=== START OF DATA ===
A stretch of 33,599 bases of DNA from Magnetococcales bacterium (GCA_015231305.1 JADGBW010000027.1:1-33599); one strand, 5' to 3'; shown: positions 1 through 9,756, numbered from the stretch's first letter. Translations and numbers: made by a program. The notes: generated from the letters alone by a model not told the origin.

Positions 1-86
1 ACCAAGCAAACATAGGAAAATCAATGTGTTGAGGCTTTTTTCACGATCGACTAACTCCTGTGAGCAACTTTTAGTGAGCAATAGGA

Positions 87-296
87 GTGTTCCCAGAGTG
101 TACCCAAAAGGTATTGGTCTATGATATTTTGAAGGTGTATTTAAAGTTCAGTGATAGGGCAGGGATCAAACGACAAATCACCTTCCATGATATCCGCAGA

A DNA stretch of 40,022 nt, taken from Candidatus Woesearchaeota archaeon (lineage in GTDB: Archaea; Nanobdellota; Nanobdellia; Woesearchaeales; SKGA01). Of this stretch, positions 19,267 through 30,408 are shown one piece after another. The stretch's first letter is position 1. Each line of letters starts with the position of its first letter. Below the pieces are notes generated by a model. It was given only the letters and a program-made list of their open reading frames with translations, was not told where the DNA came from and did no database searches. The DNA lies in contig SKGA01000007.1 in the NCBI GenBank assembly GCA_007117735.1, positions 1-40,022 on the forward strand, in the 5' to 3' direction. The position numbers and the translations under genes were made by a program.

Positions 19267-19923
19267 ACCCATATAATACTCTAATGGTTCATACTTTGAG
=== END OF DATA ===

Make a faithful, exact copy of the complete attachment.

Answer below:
A stretch of 33,599 bases of DNA from Magnetococcales bacterium (GCA_015231305.1 JADGBW010000027.1:1-33599); one strand, 5' to 3'; shown: positions 1 through 9,756, numbered from the stretch's first letter. Translations and numbers: made by a program. The notes: generated from the letters alone by a model not told the origin.

Positions 1-86
1 ACCAAGCAAACATAGGAAAATCAATGTGTTGAGGCTTTTTTCACGATCGACTAACTCCTGTGAGCAACTTTTAGTGAGCAATAGGA

Positions 87-296
87 GTGTTCCCAGAGTG
101 TACCCAAAAGGTATTGGTCTATGATATTTTGAAGGTGTATTTAAAGTTCAGTGATAGGGCAGGGATCAAACGACAAATCACCTTCCATGATATCCGCAGA

A DNA stretch of 40,022 nt, taken from Candidatus Woesearchaeota archaeon (lineage in GTDB: Archaea; Nanobdellota; Nanobdellia; Woesearchaeales; SKGA01). Of this stretch, positions 19,267 through 30,408 are shown one piece after another. The stretch's first letter is position 1. Each line of letters starts with the position of its first letter. Below the pieces are notes generated by a model. It was given only the letters and a program-made list of their open reading frames with translations, was not told where the DNA came from and did no database searches. The DNA lies in contig SKGA01000007.1 in the NCBI GenBank assembly GCA_007117735.1, positions 1-40,022 on the forward strand, in the 5' to 3' direction. The position numbers and the translations under genes were made by a program.

Positions 19267-19923
19267 ACCCATATAATACTCTAATGGTTCATACTTTGAG